S. J. Wijnholds

Learn More
The nature of ultrahigh-energy cosmic rays (UHECRs) at energies >10(20) eV remains a mystery. They are likely to be of extragalactic origin, but should be absorbed within approximately 50 Mpc through interactions with the cosmic microwave background. As there are no sufficiently powerful accelerators within this distance from the Galaxy, explanations for(More)
Low frequency radio waves, while challenging to observe, are a rich source of information about pulsars. The LOw Frequency ARray (LOFAR) is a new radio interferometer operating in the lowest 4 octaves of the ionospheric " radio window " : 10–240 MHz, that will greatly facilitate observing pulsars at low radio frequencies. Through the huge collecting area,(More)
Cosmic rays are the highest-energy particles found in nature. Measurements of the mass composition of cosmic rays with energies of 10(17)-10(18) electronvolts are essential to understanding whether they have galactic or extragalactic sources. It has also been proposed that the astrophysical neutrino signal comes from accelerators capable of producing cosmic(More)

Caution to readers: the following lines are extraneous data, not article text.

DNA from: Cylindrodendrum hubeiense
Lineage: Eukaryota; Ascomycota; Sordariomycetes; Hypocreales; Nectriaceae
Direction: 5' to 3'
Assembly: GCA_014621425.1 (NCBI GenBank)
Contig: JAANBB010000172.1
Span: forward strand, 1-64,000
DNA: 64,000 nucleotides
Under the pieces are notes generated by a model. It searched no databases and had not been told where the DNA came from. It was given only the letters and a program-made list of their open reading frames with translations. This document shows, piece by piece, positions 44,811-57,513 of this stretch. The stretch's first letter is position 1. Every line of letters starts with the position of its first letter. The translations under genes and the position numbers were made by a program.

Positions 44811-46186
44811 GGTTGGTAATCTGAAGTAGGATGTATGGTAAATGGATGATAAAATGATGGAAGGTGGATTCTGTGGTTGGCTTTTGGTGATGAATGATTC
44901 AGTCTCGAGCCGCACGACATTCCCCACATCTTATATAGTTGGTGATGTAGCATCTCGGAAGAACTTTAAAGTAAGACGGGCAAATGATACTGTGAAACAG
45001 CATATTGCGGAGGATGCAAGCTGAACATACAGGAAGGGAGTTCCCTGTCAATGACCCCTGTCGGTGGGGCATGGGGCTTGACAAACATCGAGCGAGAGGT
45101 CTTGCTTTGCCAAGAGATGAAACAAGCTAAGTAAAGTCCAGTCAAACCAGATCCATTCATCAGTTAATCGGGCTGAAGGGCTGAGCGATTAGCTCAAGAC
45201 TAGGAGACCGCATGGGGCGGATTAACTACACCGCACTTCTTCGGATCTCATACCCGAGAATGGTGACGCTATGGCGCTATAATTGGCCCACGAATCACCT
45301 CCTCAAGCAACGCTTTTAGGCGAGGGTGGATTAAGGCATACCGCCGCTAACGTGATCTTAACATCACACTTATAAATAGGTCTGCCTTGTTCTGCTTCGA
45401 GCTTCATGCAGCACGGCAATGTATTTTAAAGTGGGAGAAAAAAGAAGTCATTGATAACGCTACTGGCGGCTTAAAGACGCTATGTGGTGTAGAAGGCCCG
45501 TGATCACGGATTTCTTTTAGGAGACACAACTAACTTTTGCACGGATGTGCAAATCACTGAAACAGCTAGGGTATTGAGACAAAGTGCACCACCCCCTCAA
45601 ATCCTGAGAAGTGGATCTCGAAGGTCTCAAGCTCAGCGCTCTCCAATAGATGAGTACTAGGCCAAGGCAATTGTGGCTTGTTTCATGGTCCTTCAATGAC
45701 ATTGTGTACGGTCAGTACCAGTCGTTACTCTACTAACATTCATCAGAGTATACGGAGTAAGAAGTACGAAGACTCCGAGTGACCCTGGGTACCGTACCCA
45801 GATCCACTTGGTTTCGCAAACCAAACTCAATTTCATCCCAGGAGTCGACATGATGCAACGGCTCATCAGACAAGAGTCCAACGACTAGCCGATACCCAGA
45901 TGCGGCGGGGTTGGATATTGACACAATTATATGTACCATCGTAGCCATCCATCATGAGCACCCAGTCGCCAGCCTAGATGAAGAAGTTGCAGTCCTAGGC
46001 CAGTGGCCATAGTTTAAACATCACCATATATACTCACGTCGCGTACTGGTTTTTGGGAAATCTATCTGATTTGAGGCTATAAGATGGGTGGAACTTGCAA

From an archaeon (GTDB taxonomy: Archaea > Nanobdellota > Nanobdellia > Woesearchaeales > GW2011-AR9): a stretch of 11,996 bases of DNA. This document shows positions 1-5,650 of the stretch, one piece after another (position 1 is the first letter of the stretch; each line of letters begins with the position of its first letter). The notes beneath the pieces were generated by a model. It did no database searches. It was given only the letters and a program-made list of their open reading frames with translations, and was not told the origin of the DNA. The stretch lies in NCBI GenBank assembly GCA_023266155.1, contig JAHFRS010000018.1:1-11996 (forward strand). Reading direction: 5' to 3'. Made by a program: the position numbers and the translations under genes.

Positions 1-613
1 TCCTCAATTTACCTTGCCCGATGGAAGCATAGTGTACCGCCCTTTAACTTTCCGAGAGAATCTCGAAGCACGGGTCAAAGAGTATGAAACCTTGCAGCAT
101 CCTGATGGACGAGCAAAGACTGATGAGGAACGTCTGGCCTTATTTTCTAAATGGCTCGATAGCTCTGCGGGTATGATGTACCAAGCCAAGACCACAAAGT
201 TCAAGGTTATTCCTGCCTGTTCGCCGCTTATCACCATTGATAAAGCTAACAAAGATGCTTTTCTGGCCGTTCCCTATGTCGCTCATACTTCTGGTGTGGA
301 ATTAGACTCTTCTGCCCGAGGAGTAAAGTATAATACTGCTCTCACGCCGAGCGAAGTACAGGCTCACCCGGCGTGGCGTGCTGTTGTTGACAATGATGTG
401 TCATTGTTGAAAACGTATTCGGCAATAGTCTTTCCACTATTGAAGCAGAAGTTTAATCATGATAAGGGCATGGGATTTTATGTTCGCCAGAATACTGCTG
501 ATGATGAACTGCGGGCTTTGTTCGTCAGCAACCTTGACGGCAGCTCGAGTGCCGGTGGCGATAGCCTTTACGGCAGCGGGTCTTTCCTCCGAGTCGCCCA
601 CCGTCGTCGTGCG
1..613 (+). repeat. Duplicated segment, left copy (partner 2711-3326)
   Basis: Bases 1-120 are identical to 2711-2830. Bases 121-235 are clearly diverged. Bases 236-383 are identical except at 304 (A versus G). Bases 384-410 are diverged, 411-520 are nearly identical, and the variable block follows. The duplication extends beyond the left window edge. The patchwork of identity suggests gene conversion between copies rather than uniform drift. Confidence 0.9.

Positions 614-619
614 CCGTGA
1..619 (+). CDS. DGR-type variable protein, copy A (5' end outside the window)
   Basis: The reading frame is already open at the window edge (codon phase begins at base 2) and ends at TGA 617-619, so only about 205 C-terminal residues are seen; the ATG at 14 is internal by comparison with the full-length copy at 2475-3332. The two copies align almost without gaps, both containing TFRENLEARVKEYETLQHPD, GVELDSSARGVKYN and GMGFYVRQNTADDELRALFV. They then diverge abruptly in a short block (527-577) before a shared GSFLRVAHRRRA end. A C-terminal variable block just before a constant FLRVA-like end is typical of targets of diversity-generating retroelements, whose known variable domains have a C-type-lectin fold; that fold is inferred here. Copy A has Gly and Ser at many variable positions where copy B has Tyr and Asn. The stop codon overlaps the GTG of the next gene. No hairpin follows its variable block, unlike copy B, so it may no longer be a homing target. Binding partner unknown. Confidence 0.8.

LOFAR is the LOw-Frequency Radio interferometer ARray located at midlatitude (52 ∘ 53 ′ N). Here we present results on ionospheric structures derived from 29 LOFAR nighttime observations during the winters of 2012/2013 and 2013/2014. We show that LOFAR is able to determine differential ionospheric total electron content values with an accuracy better than(More)
We present the Multifrequency Snapshot Sky Survey (MSSS), the first northern-sky LOFAR imaging survey. In this introductory paper, we first describe in detail the motivation and design of the survey. Compared to previous radio surveys, MSSS is exceptional due to its intrinsic multi-frequency nature providing information about the spectral properties of the(More)
We present the results of a four-month campaign searching for low-frequency radio transients near the North Celestial Pole with the Low-Frequency Array (LOFAR), as part of the Mul-tifrequency Snapshot Sky Survey (MSSS). The data were recorded between 2011 December and 2012 April and comprised 2149 11-minute snapshots, each covering 175 deg 2. We have found(More)
Faint undetected sources of radio-frequency interference (RFI) might become visible in long radio observations when they are consistently present over time. Thereby, they might obstruct the detection of the weak astronomical signals of interest. This issue is especially important for Epoch of Reionisation (EoR) projects that try to detect the faint(More)
  • 1